GP: How did you come to work with BOOM! or one of its imprints?

SH: I interned at Archaia a while back, and once it was over I just sort of dug my claws in and refused to go back to Virginia. I got a job at a comic shop, kept in contact with the Archaia crew, and when I found out that BOOM! was looking for a marketing assistant, I jumped at the opportunity.

GP: How would you describe your job for people?

SH: I pretty much get to talk about how awesome comics are all day! It’s incredibly exciting and I always have to think outside of the box, because there are a lot of awesome comics out there that all want to be noticed. I set up interviews with creators, work closely with press sites, host the Buzz on BOOM! YouTube show, and do everything I can to get people excited about BOOM!

GP: For people who want to pursue a career in what you do, what advice would you give them?

SH: A big part of working in this industry is knowing the right people, so get out there and mingle! Go to conventions and talk to people face-to-face, and snap up internships if you can. The most important part of an internship is the connections you make, so keep in contact with them. You’re not gonna get your dream job if you’re hiding in the shadows! It is a balancing act, though, because you also don’t want to be harassing industry professionals and come off as overbearing. Just remember to be friendly!

GP: Did you have a mentor to help you break into the industry? Do you mentor anyone yourself?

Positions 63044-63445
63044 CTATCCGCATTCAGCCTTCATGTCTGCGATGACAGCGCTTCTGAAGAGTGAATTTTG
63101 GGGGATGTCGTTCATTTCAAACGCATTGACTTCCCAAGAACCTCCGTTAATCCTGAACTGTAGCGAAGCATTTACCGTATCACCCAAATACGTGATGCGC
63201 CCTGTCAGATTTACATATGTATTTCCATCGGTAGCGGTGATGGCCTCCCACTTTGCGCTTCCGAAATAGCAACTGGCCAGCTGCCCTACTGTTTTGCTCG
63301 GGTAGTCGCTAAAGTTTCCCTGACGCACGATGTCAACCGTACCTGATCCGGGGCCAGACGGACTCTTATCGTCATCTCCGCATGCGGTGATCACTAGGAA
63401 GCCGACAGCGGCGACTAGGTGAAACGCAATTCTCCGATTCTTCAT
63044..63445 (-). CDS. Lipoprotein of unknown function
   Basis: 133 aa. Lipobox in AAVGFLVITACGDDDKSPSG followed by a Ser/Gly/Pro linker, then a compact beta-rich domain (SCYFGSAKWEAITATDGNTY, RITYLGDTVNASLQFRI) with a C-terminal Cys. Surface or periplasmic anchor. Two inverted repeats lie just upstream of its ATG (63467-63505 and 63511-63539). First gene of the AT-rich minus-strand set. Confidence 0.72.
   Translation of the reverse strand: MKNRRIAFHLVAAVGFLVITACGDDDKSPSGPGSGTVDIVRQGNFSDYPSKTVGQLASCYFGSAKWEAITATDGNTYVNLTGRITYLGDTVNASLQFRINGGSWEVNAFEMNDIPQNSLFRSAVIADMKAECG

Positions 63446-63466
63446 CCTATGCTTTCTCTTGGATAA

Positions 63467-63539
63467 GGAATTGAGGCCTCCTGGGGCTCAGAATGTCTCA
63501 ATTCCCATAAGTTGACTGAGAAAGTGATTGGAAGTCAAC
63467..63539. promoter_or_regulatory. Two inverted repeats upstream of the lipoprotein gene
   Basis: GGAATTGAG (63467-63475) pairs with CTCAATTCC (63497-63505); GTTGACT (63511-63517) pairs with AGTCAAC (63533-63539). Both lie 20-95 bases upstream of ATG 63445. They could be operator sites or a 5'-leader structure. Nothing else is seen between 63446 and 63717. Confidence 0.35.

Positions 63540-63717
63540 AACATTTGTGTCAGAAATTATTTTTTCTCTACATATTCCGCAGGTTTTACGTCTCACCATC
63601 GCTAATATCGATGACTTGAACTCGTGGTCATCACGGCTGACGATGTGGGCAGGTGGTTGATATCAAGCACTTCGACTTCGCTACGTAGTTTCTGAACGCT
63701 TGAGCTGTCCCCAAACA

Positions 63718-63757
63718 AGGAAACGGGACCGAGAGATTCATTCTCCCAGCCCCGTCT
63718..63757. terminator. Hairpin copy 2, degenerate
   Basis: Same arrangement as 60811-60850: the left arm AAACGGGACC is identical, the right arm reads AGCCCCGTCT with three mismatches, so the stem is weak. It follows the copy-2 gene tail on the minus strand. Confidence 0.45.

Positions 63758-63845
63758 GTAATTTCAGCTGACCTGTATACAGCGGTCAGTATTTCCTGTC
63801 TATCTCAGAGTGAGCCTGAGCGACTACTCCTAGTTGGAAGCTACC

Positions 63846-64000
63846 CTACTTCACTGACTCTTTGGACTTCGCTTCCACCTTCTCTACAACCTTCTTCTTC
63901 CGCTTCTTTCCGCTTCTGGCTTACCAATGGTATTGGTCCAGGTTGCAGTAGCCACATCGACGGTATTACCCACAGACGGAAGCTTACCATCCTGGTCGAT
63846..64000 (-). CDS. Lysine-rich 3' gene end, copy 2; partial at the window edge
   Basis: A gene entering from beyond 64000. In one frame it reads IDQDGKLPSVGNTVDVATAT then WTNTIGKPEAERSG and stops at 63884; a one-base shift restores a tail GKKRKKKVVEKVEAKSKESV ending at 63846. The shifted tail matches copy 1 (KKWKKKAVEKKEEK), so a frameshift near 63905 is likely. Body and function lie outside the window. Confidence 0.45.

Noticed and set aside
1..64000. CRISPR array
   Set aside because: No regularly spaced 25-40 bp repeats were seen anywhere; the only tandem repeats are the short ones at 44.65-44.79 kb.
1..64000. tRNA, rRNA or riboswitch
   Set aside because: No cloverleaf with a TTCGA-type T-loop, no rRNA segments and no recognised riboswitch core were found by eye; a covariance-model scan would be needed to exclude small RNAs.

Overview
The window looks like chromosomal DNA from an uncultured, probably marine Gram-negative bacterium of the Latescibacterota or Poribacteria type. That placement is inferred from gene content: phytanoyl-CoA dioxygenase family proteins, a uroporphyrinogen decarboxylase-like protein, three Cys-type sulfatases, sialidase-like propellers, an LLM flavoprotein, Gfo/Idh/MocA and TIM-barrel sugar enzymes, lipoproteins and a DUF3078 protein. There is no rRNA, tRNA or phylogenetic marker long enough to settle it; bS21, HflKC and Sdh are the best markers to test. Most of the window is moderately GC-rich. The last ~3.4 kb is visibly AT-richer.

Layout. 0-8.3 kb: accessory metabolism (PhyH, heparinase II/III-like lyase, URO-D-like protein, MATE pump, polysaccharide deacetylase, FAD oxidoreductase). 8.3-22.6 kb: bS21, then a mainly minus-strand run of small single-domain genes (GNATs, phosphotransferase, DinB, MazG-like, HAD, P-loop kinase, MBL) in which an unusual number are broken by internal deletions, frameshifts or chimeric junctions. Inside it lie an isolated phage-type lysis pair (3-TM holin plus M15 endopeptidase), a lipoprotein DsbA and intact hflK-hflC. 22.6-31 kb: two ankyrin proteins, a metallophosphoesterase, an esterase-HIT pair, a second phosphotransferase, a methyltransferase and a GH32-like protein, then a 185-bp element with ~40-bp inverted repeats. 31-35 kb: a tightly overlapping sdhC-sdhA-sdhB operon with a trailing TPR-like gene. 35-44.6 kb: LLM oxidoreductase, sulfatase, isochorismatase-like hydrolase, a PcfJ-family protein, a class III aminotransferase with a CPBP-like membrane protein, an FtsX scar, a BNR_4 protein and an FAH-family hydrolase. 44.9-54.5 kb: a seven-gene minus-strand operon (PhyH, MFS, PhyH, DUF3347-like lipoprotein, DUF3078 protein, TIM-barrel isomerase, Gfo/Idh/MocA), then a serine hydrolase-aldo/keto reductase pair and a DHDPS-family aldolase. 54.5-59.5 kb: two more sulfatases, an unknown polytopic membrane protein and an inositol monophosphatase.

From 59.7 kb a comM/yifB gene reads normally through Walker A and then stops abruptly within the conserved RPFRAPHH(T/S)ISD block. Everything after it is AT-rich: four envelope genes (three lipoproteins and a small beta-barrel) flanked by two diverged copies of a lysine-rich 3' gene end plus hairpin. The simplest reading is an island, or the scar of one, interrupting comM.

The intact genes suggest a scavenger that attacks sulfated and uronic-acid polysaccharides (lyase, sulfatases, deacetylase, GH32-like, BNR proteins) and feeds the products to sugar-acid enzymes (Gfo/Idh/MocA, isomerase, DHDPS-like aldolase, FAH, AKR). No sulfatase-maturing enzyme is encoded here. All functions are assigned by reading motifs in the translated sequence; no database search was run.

SH: I’ve had a lot of people in my life who have been incredibly supportive and helpful! One in particular is Mel Caylo, who was the Marketing Manager at Archaia when I was an intern. He taught me a lot about marketing and helped me realize that it’s a pretty rad job! Now, several years later, he’s the Marketing Manager at BOOM! and I get to work with him. Full circle!

GP: Do you think women have a more difficult time breaking in and making it in the comic industry? If so, why? And if yes, how do you think that can be overcome?

SH: Comics have been a male-dominated field for so long that it really can be difficult for women to get involved. There’s this archaic idea that inviting the girls into that treehouse is just gonna ruin it for everybody, and there are a lot of people out there who are just so afraid of change that they don’t even want to recognize it’s already happening. Women are all up in that comics biz!

So that being said, I’m going to look on the bright side and say I think it’s getting a little easier every day. It’s an awesome time to be a woman in the comics industry. Yes, there are a ton of problems that still need to be fixed, but we’re actually talking about them. People are speaking up and recognizing the problems, comic forums and conventions are creating safer spaces for women, and we’ve got awesome campaigns like “We Are Comics” that support equality and diversity in the industry. It’s an open conversation, which is the only way things will actually change.

GP: We notice that when it comes to women in the comic industry, BOOM! and its imprints have a lot of diversity present. Why do you think they have succeeded when so many other publishers struggle with this?

SH: This is actually a really difficult question to answer, because I don’t know why it’s harder for other publishers! BOOM! just works with awesome people, and those awesome people come from all walks of life, so our comics tell a wide variety of stories. It’s a great big world out there, so why would you limit yourself to working with only a specific group of people? Broaden those horizons!

GP: We’ve heard horror stories concerning women in the industry. Have you ever seen or been discriminated/harassed and if so, how did you handle it?